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The neuro-endocrine control of protein metabolism in the migratory grasshopper,Melanoplus sanguinipes

Journal of Insect Physiology
Publication Date
DOI: 10.1016/0022-1910(78)90107-5
  • Biology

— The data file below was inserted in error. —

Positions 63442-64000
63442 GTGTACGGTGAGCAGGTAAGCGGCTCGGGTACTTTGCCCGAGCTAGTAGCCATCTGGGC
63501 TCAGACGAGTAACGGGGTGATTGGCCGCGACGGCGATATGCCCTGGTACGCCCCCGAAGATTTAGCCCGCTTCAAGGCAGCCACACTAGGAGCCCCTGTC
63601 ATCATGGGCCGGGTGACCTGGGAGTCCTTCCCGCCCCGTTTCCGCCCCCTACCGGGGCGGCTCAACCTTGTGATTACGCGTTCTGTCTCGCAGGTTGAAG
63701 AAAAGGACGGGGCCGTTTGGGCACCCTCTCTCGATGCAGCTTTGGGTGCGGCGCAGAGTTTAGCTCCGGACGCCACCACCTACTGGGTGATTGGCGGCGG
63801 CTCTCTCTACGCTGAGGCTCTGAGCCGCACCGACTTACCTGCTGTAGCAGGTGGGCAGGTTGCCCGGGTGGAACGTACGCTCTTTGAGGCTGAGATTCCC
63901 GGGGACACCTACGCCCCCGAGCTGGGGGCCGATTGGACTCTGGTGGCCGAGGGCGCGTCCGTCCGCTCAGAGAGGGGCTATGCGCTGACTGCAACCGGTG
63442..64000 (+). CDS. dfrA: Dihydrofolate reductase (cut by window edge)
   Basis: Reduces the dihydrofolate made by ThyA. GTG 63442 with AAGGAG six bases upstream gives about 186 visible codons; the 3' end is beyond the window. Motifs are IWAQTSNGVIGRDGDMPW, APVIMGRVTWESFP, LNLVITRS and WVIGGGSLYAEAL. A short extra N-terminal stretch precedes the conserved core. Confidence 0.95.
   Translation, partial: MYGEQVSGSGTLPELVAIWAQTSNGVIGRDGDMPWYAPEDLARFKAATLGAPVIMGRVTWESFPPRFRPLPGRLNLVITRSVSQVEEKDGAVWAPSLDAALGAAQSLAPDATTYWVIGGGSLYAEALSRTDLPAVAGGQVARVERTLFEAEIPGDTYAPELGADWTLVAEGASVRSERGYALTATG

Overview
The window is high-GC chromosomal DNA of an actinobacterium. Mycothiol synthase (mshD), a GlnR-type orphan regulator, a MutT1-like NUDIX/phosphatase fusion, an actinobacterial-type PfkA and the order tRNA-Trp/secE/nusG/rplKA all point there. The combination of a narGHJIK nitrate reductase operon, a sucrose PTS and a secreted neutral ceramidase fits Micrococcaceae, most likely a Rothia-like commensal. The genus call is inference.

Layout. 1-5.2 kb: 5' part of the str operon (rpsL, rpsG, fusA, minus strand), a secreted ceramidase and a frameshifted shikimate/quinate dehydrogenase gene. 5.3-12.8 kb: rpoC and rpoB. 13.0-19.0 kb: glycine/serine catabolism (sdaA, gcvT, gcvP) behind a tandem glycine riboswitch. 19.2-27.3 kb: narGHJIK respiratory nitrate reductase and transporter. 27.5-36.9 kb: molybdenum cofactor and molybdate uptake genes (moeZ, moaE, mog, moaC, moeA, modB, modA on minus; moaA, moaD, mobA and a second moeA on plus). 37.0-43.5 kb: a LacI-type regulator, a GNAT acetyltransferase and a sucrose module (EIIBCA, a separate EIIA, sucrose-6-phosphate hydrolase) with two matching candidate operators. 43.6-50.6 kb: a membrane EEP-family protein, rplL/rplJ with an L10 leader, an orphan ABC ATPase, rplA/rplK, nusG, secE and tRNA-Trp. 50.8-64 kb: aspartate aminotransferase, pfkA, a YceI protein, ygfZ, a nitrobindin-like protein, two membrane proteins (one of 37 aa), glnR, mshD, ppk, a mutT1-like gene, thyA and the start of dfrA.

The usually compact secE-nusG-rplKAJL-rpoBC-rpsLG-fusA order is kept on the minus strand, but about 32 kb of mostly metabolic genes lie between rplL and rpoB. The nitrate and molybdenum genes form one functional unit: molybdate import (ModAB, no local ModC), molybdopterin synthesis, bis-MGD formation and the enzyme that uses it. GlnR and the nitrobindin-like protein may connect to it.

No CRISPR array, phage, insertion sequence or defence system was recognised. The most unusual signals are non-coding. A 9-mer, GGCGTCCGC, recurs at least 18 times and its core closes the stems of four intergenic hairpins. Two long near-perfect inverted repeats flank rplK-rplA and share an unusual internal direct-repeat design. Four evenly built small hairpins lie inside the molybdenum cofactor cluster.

Abstract In normal females, distinct fluctuations in the protein content of the fat body and haemolymph are evident during each gonotrophic period. These fluctuations partly reflect changes in the protein requirements of the developing oocytes. Almost one half of the total protein deposited in the mature ovary is sequestered during the final stages of vitellogenesis when protein accumulated in the fat body and haemolymph is rapidly depleted. Although similar amounts of protein are deposited in the ovary during the first and subsequent gonotrophic periods, significantly less extraovarian protein is present throughout the latter periods. The accumulation of large amounts of protein in the fat body and haemolymph of ovariectomized females suggests that most yolk protein is of extraovarian origin. As the total protein content of these insects is comparable to that of vitellogenic females, ovariectomy apparently has no immediate effect on protein synthesis. Allatectomy or cautery of the median neurosecretory cells (mNSC) prevents vitellogenesis. Although protein gradually accumulates in the fat body and haemolymph of allatectomized females, the total protein content of these insects is significantly lower than that of controls. Treatment of allatectomized females with juvenile hormone analogue leads to a temporary but significant increase in the protein content of the fat body. However, the subsequent decline in fat body protein is paralleled by a pronounced increase in the protein content of the ovary. These findings suggest that the corpora allata (CA) stimulate both yolk protein synthesis in the fat body and its uptake into the ovary. The total protein content of mNSC-cauterized females is less than that of allatectomized females. This observation supports the proposal that the mNSC have not only an allatotropic effect but also a direct effect on protein synthesis.

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